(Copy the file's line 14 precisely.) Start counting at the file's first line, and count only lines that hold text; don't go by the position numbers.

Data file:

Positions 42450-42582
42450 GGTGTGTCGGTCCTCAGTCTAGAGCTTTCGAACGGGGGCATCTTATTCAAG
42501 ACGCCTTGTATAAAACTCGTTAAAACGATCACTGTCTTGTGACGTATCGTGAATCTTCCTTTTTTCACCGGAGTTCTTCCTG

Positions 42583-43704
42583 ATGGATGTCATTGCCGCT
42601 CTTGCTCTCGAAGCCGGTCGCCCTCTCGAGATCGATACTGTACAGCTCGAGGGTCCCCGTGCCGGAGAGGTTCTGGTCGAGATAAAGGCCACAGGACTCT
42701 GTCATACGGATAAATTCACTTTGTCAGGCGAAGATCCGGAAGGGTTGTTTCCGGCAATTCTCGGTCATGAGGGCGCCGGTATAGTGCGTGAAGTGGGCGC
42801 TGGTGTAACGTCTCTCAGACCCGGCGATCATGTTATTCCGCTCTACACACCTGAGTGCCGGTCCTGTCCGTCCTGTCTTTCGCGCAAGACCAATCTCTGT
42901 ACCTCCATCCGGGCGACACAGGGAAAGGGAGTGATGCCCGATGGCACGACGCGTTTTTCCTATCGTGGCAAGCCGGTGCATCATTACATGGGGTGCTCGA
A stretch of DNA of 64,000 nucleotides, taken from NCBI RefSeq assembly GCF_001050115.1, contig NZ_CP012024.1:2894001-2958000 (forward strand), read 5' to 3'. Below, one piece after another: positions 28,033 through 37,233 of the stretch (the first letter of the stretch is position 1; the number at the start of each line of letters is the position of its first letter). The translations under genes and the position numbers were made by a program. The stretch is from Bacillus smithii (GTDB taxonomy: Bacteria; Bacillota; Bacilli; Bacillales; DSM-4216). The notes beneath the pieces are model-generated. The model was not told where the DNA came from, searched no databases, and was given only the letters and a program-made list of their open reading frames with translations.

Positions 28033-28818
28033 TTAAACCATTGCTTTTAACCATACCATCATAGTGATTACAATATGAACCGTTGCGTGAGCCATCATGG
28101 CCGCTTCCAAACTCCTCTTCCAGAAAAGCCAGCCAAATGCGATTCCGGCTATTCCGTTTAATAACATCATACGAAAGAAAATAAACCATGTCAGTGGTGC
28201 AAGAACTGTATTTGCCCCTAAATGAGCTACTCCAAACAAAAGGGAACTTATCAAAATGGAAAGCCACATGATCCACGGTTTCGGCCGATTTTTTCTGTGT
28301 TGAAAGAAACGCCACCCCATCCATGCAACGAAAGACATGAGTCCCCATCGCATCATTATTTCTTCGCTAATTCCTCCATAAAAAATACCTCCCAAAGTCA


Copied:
28201 AAGAACTGTATTTGCCCCTAAATGAGCTACTCCAAACAAAAGGGAACTTATCAAAATGGAAAGCCACATGATCCACGGTTTCGGCCGATTTTTTCTGTGT